Jinkee Pacquiao: Rolling with the punches

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The Pacquiaos' bubbly baby, Princess, takes after her fashionista mom. At one year old, Princess is already an endorser of Looms, a clothing line for kids. In this photo, Jinkee is wearing a beige-and-black dress by BCBG Max Azria, one of Jinkee's favorite designer brands.

(YES! March 2008 issue)


Last year, tickets to the March 15, 2008 match between Manny Pacquiao and Mexican boxer Juan Manuel Marquez for the World Boxing Council (WBC) super featherweight title—priced at $100 and $200—were all sold out. If you still wanted to watch the pound-for-pound bout live at the 12,000-seater Mandalay Bay Resort & Casino Events Center in Las Vegas, Nevada, you had to pay $300 to $600 for a ticket.

In the United States, subscribers to HBO pay-per-view could enjoy the fight in the comfort of their home for about $50. Boxing promoter Bob Arum projected that half a million people would tune in to the fight—and that figure didn't include viewers overseas.

Manny, who has earned the moniker "People's Champ" in the Philippines and "Republica Enemy No. 1" in Mexico, was reportedly being paid $8.5 million—that's roughly P348 million at the current rate of exchange—for the Ides of March match, win or lose. He would also be getting a hefty cut on pay-per-view rights. And don't forget his income from local TV rights and his numerous endorsement deals.


Jinkee Pacquiao, Manny's wife, admits that her husband's talent for delivering a left-hook knockout has given their family a very comfortable lifestyle: "Isang fight lang sa boxing, okey na kami, e." But she's also the first to admit that such a lifestyle can come with a high price.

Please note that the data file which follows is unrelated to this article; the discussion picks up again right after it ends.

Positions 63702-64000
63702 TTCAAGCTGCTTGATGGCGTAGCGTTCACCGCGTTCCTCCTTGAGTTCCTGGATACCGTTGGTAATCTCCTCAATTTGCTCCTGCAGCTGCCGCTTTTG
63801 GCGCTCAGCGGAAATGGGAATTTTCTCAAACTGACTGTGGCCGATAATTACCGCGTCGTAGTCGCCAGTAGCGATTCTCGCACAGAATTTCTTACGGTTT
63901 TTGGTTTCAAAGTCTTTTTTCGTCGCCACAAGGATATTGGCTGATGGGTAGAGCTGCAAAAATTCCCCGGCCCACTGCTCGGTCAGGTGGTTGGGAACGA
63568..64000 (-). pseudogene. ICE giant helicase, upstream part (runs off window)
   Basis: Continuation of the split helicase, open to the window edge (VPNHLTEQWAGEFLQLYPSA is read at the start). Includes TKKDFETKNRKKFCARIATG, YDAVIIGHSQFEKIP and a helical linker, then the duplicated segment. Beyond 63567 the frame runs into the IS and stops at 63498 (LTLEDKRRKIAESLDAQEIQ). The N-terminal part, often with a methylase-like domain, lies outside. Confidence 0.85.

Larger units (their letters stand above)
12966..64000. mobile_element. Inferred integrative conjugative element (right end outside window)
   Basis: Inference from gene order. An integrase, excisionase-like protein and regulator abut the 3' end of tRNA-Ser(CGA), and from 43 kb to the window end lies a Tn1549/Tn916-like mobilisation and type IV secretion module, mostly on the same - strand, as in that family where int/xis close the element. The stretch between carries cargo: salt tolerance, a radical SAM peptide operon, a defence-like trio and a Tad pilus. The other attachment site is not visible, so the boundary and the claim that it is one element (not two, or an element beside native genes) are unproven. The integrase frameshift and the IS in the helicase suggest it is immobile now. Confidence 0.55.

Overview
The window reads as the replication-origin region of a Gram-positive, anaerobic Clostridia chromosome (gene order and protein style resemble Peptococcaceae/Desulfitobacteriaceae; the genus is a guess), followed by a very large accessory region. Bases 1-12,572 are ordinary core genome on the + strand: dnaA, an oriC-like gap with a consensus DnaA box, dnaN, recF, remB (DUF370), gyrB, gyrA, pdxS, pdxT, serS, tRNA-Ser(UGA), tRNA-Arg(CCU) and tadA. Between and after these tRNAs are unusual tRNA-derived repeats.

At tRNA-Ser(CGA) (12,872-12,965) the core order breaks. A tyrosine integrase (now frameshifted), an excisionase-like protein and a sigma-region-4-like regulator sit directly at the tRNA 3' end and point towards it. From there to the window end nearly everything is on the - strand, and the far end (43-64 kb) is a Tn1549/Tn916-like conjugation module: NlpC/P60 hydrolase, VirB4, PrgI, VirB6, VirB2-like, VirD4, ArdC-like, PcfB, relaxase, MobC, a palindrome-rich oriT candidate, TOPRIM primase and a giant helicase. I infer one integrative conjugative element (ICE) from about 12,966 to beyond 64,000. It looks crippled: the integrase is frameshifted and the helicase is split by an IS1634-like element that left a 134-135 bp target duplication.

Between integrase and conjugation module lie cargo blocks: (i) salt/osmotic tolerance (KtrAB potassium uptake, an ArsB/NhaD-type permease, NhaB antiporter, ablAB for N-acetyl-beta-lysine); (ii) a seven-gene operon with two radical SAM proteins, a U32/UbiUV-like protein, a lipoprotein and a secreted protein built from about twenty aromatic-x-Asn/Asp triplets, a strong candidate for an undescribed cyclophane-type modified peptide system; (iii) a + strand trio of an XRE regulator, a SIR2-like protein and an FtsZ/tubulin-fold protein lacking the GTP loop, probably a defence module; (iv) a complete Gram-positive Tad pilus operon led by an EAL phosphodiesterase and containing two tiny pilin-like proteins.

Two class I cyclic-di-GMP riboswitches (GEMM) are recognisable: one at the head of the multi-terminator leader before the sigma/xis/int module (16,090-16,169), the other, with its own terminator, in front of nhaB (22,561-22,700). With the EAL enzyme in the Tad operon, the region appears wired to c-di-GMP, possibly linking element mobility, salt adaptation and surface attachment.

"Minsan, iniisip ng mga tao, may pera ka, happy ka," she says at a point in the interview when the stories of Manny's "girlfriends" come under discussion. "Hindi naman ganoon, e. Mas maraming problema. Sabi ko nga, 'Mas gusto ko pa 'yong simpleng buhay kaysa ganito.'"


WHEN MANNY MET JINKEE
. As the woman behind Emmanuel "Manny" Pacquiao, the slim, fair-skinned, five-foot-four Jinkee Jamora (that's the name on her birth certificate; Jinkee is not a nickname) has herself become a celebrity hounded by rumors and intrigues. But she has always tried to stay away from the limelight, and only faces the press to answer pressing issues about her husband.

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"Nahihiya ako, e," she tells YES! "Pag may camera na, nahihiya na ako." Jinkee says she hasn't always been this withdrawn.


"Noong nag-aaral pa ako sa high school, sumasali ako sa beauty pageant. Sumali pa nga ako ng Binibining General Santos dati, e. Hindi ako masyadong mahiyain. Pero ngayon, ano na, nahihiya na ako. Ewan ko, noong nag-asawa na ako, nahiya na ako. Hindi ko alam kung bakit."


The soft-spoken housewife, who still speaks with a nice Visayan accent, has been married to Manny for nine years, and she has stood by her husband through his rise to boxing stardom. She reveals that she never thought she would end up marrying a boxer, much more one whom no less than the President of the Philippines, Gloria Macapagal-Arroyo, would call the country's "modern hero."